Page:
Chapter 14 Designs on Signs/Myth and that means in Maps (pages 209–260): Denis wooden and John Fels
Chapter 15 mirrored image Essay: Designs on Signs/Myth and that means in Maps (pages 261–270): Denis wooden and John Fels
Chapter sixteen Deconstructing the Map (pages 271–294): J.B. Harley
Chapter 17 mirrored image Essay: Deconstructing the Map (pages 295–304): Jeremy W. Crampton
Chapter 18 Cartography with out ‘Progress’: Reinterpreting the character and old improvement of Map Making (pages 305–329): Matthew H. Edney
Chapter 19 mirrored image Essay: growth and the character of ‘Cartography’ (pages 331–342): Matthew H. Edney
Chapter 20 among Demythologizing and Deconstructing the Map: Shawnadithit's New?found?land and the Alienation of Canada (pages 343–377): Matthew Sparke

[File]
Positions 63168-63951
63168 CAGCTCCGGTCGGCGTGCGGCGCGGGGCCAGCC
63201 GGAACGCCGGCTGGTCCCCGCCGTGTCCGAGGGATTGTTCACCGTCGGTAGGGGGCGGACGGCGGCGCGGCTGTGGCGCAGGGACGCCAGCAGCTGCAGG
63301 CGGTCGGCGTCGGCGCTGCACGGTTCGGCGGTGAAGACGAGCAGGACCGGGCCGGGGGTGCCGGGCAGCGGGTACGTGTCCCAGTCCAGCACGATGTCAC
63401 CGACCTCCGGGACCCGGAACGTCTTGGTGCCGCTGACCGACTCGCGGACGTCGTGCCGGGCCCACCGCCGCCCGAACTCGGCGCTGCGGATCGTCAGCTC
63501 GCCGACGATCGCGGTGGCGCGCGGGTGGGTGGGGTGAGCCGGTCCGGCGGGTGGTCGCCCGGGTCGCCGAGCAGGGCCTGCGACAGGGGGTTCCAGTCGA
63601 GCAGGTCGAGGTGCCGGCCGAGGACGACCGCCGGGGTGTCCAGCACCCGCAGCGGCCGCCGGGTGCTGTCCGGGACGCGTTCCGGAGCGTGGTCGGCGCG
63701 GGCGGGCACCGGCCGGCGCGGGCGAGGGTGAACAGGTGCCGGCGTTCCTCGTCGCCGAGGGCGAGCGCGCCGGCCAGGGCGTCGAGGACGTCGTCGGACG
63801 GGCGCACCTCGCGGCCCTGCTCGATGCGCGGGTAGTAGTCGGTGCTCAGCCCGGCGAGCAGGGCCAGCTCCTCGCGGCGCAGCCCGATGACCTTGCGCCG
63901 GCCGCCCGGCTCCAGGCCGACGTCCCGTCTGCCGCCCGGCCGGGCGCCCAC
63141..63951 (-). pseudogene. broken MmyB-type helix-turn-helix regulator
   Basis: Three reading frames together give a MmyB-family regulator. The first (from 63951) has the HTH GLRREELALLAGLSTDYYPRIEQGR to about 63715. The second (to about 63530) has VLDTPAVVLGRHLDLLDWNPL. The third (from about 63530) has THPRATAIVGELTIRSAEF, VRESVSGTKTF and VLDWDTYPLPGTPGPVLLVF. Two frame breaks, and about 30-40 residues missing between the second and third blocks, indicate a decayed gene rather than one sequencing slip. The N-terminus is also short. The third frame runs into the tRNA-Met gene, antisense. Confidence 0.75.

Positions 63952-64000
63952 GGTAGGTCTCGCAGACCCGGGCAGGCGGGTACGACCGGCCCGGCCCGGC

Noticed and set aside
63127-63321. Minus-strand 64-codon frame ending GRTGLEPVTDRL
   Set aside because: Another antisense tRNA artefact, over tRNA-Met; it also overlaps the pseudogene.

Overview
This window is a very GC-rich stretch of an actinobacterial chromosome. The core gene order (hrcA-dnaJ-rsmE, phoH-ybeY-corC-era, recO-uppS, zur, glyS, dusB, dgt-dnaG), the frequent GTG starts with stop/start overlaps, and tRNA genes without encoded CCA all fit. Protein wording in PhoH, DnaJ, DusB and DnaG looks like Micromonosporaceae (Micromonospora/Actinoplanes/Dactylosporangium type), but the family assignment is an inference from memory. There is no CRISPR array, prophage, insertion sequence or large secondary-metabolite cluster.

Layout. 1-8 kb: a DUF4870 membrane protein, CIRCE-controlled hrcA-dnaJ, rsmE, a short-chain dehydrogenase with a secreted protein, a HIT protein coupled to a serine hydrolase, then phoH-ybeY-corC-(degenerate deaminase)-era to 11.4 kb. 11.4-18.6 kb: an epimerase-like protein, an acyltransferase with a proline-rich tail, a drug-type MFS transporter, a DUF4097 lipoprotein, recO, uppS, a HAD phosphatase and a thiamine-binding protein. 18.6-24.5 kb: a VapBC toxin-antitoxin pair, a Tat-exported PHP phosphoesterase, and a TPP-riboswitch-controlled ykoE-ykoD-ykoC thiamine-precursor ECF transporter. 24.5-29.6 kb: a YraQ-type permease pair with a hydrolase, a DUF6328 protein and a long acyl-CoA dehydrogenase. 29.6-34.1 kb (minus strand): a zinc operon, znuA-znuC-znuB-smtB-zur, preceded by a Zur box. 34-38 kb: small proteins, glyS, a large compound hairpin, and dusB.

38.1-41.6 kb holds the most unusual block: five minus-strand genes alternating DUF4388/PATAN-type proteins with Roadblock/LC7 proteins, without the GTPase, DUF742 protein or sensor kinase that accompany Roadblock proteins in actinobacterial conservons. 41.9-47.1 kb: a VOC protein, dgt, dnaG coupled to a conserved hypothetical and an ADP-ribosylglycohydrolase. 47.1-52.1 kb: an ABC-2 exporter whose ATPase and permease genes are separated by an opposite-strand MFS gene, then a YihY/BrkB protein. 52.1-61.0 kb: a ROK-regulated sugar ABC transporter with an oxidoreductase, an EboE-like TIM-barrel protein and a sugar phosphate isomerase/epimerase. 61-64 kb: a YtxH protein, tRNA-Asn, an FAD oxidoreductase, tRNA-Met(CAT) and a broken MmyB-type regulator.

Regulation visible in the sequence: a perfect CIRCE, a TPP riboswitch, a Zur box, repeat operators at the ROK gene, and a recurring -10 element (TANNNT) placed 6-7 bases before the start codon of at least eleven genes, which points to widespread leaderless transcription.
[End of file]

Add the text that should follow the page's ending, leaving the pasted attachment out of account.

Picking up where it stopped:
Chapter 21 The glance of Surveillance Returns: mirrored image Essay: among Demythologizing and Deconstructing the Map (pages 379–392): Matthew Sparke

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Extra resources for Classics in Cartography: Reflections on Influential Articles from Cartographica

Example text

Peucker 21 establishing a threshold distance. Points closer than this distance to neighbours are dropped (Tobler 1966). For chain encoding, a simple compression on the basis of consecutively equal vectors can also result in significant savings. This can be extended as well for other types of encoding by dropping points whenever the direction of the line is not changed through a threshold angle by the segments subtended on it. The underlying purpose of these methods is to eliminate wasted data space but, since the line plotted after this kind of processing would look very much the same as it would before, it cannot represent a significant step towards automated generalization.